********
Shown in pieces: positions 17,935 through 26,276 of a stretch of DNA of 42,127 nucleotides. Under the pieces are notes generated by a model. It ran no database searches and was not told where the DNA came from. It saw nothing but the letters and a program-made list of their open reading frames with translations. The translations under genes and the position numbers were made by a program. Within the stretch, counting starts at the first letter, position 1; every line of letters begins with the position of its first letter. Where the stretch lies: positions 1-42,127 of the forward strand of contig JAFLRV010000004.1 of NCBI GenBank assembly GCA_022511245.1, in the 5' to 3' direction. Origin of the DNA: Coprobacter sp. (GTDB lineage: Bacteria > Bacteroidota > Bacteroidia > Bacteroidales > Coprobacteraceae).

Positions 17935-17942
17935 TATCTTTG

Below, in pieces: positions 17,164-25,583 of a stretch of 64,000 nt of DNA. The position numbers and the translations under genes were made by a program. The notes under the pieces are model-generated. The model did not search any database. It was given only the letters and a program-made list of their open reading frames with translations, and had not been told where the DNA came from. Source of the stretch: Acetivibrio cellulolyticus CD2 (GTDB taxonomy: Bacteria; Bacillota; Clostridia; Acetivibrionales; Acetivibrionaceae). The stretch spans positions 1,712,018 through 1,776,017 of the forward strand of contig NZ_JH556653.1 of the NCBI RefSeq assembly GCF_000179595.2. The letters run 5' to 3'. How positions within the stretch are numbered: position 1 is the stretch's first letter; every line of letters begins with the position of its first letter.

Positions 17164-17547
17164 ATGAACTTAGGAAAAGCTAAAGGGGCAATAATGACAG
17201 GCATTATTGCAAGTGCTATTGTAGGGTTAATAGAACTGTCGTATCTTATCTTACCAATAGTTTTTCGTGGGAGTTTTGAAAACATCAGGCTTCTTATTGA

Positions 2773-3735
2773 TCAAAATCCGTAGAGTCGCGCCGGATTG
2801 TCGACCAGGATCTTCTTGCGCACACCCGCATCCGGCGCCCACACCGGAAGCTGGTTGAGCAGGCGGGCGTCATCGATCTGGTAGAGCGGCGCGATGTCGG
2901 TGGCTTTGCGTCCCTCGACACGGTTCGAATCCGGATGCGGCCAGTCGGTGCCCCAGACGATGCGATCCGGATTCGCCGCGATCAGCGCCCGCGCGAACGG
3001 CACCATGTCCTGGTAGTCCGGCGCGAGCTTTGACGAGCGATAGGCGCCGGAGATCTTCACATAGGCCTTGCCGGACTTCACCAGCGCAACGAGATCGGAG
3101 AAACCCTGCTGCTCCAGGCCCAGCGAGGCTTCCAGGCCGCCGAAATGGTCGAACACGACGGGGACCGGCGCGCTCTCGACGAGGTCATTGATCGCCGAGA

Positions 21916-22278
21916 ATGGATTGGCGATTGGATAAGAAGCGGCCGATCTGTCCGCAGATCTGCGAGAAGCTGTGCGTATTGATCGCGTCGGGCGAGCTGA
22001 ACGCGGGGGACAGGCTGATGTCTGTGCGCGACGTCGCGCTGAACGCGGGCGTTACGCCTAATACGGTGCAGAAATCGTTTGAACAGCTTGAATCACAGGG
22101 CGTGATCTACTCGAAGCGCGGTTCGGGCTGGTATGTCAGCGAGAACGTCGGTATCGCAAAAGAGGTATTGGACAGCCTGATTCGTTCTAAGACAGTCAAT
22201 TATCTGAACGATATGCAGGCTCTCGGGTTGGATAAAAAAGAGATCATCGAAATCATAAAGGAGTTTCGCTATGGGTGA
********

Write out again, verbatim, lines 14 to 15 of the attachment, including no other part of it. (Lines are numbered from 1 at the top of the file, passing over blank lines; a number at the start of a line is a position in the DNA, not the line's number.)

Positions 21916-22278
21916 ATGGATTGGCGATTGGATAAGAAGCGGCCGATCTGTCCGCAGATCTGCGAGAAGCTGTGCGTATTGATCGCGTCGGGCGAGCTGA